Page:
It’s a sad day when the German chancellor has to lecture us about free speech

In the 1970s, my constitutional law professor, Gerald Gunther, was invited by the West German government to visit that country and to lecture on the American Constitution. Gunther and his family had fled Germany in the 1930s.

When he returned home to California, Gunther commended the Germans as hosts and for what they were accomplishing as a society. However, he added that they still didn’t quite understand the importance of free speech.

These days, though, they understand it better than corporate America does — admittedly a low bar. CNBC reports:

German Chancellor Angela Merkel blasted Twitter’s decision to ban U.S. President Donald Trump.

“The right to freedom of opinion is of fundamental importance,” Steffen Seibert, Merkel’s chief spokesman, told reporters in Berlin on Monday, according to Reuters.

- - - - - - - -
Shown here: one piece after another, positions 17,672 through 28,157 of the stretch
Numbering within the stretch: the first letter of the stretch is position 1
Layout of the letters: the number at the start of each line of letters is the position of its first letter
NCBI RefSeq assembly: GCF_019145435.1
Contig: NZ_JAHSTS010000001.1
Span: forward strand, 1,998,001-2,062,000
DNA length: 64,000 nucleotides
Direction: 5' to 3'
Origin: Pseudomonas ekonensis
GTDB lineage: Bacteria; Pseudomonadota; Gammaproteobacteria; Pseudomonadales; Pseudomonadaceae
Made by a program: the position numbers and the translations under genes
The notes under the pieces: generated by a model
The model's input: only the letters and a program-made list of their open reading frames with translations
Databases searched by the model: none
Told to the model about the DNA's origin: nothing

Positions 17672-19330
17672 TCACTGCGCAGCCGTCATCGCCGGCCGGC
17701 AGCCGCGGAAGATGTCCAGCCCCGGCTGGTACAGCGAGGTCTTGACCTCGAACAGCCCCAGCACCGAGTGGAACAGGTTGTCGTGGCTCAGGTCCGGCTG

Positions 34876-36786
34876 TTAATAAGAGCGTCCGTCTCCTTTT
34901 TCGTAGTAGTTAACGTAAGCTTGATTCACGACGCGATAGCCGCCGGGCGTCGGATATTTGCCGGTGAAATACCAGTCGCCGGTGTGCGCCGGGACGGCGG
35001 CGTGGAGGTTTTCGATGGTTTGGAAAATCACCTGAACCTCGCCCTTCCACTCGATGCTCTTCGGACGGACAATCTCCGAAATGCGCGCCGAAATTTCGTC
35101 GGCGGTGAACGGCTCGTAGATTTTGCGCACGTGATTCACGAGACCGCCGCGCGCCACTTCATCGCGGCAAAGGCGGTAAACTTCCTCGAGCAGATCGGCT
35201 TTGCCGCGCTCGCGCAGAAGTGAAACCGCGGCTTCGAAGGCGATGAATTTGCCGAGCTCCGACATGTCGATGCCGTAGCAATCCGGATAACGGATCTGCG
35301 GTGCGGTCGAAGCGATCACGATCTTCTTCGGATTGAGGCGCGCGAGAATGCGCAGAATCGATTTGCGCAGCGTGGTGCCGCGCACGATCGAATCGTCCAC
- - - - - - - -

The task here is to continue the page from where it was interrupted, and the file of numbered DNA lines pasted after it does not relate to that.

“Given that, the chancellor considers it problematic that the president’s accounts have been permanently suspended.”

Seibert said that, while Twitter was right to flag Trump’s inaccurate tweets about the election, banning his account altogether was a step too far.

Nor is Merkel the only European standing up for America’s freedoms. Jazz Shaw notes that both UK Health Secretary Matt Hancock and EU Commissioner for Internal Market Thierry Breton made similar comments.

Nor is it only the U.S. President who has been banned from various social media outlets. Scott has covered the silencing of other conservative and/or populist voices in his “shapes of things” posts.

I hope that one of two things will happen. Either the barons of social media will relent — of their own accord or due to pressure — or else conservatives, including Trumpian ones, will find other ways to disseminate their opinions widely on something like an equal basis with other viewpoints.

But if neither happens, a third thing might — a genuine insurrection, as opposed to the less drastic event that occurred at the Capitol last week.

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